Asbestos Imports Climbing Since New EPA Legislation
Recent federal import data analyzed by the Asbestos Disease Awareness Organization (ADAO) and Environmental Working Group demonstrates that asbestos imports into the United States soared a whopping 2,000 percent between the months of July and August 2018, with importers prompted by the new EPA legislation that allows for the potential approval of certain uses of the toxic mineral.
According to reports issued by the U.S. International Trade Commission and the Department of Commerce, in August alone, the U.S. imported 272 metric tons of asbestos, compared to 13 metric tons in July.
“The striking increase is a major indicator that industry is not concerned about President Trump and the Environmental Protection Agency (EPA) taking any steps to ban or even reduce the use and import of asbestos,” stated a spokesperson for the Environmental Working Group (EWG), a non-profit organization that “uses the power of public information to protect public health and the environment.”
Organizations like ADAO and EWG had hoped that asbestos would go away soon. Both groups constantly rally for an all-out ban on the hazardous material.
They were encouraged when, in 2016, an overhauling of the Toxic Substances Control Act named asbestos as one of the first 10 substances to be assessed by the EPA. But then things changed.
The vast majority of the asbestos that comes into the U.S. is used for the chlor-alkali industry, which uses the mineral to make semi-permeable diaphragms for the manufacturing of chlorine and sodium chloride.
It generally purchases the mineral from Brazil, but this year Russia was added to the mix. By August, the industry had spent $1 million on 555 tons of asbestos and will likely import at least another 200 tons by the end of the year, experts point out.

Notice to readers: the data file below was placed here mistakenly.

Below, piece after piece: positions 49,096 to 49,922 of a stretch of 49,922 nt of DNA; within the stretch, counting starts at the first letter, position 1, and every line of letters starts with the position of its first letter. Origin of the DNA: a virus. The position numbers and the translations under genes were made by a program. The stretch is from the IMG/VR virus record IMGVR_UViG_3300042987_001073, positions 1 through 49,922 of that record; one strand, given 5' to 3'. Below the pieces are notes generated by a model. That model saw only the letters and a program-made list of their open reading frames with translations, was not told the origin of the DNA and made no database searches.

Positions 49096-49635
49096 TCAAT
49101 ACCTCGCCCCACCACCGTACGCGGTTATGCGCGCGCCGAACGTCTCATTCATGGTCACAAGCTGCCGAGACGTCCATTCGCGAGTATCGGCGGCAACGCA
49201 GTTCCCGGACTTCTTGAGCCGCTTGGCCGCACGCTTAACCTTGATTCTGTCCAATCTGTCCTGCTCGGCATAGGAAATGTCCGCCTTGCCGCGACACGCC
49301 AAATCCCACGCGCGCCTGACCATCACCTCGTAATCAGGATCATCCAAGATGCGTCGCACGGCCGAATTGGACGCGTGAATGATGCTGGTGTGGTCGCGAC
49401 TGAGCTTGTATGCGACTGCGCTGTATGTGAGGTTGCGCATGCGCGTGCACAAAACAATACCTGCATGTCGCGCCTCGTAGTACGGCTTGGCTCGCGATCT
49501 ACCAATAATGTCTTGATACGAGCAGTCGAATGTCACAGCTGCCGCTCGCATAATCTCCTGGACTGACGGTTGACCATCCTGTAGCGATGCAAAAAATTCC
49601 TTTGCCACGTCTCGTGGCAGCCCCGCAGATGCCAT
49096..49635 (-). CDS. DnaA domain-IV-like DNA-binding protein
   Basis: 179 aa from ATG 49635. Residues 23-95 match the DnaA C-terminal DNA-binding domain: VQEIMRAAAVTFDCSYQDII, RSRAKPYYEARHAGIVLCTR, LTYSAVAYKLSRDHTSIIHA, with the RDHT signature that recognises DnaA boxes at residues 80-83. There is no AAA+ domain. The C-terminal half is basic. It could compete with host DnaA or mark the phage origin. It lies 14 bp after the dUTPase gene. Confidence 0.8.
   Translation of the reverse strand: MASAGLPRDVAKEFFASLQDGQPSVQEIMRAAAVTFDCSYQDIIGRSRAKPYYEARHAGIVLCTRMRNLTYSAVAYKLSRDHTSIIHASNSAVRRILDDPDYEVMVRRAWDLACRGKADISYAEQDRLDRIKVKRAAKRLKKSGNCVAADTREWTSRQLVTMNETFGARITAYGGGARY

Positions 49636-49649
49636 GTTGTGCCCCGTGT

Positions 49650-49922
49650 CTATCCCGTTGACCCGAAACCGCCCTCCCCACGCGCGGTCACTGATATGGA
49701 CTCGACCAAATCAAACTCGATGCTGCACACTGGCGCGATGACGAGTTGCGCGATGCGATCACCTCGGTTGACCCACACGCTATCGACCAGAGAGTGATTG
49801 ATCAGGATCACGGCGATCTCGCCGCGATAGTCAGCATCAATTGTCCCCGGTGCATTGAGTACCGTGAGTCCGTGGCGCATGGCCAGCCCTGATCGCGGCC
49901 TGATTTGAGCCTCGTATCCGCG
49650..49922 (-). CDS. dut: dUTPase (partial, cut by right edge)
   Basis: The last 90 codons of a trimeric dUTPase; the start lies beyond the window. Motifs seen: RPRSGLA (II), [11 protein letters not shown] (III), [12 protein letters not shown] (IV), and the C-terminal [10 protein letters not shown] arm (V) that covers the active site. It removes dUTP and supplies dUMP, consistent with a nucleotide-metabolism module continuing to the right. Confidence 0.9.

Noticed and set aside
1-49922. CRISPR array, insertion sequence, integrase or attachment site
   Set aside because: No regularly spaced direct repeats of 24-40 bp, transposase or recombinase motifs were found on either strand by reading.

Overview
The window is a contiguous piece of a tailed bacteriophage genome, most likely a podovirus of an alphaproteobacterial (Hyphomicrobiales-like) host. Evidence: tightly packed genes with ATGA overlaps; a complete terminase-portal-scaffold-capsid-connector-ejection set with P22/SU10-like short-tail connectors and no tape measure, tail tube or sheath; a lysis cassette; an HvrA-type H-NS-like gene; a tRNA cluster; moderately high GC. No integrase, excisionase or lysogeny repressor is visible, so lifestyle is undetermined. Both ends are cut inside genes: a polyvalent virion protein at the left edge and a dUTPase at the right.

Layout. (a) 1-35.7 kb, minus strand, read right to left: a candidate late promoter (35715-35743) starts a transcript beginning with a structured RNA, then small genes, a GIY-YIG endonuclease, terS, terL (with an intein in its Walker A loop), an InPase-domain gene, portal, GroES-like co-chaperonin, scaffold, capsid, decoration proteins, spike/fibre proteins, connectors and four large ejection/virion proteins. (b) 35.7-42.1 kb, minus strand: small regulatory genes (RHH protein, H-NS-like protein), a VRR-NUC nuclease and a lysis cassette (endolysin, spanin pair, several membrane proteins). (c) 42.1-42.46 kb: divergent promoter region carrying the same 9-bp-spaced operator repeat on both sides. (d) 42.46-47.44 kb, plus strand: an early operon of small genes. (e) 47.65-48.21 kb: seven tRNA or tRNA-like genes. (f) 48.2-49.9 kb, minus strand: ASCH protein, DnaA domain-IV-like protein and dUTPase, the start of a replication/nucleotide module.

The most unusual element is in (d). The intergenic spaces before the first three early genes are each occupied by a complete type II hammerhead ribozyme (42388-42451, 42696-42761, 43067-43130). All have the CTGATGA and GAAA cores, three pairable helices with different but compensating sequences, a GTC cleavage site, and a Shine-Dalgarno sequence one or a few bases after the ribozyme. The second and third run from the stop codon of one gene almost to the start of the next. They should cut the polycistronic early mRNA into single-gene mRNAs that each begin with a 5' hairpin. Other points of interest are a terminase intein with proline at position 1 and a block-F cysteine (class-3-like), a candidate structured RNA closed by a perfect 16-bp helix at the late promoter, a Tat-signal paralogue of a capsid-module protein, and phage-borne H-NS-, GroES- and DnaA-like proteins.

“Lobbyists from the American Chemistry Council, working on behalf of the chlor-alkali industry, are now pushing the Trump administration for an exemption from the new chemical safety law that would allow it to continue to import and use asbestos just as it does today,” the EWG reports.
Sadly, the new legislation does indeed open doors for such exemptions. This is news that’s more than upsetting to those whose families have been affected by asbestos exposure, including the 40,000 Americans that die each year due to diseases related to that exposure.
“It is clear that under the Trump administration, U.S. asbestos imports and use are not decreasing. The science is irrefutable, there is no safe level of asbestos exposure or controlled use. Clearly, the chlor-alkali industry is lobbying for another exemption.” said Linda Reinstein, president and co-founder of the Asbestos Disease Awareness Organization, who lost her husband to mesothelioma cancer.
“It is appalling that unlike more than 60 nations around the world, the U.S. not only fails to ban asbestos, but allows imports to increase,” Reinstein added. “Americans cannot identify or manage the risks of asbestos. The time is now for the EPA to say no to the asbestos industry and finally ban asbestos without exemptions.”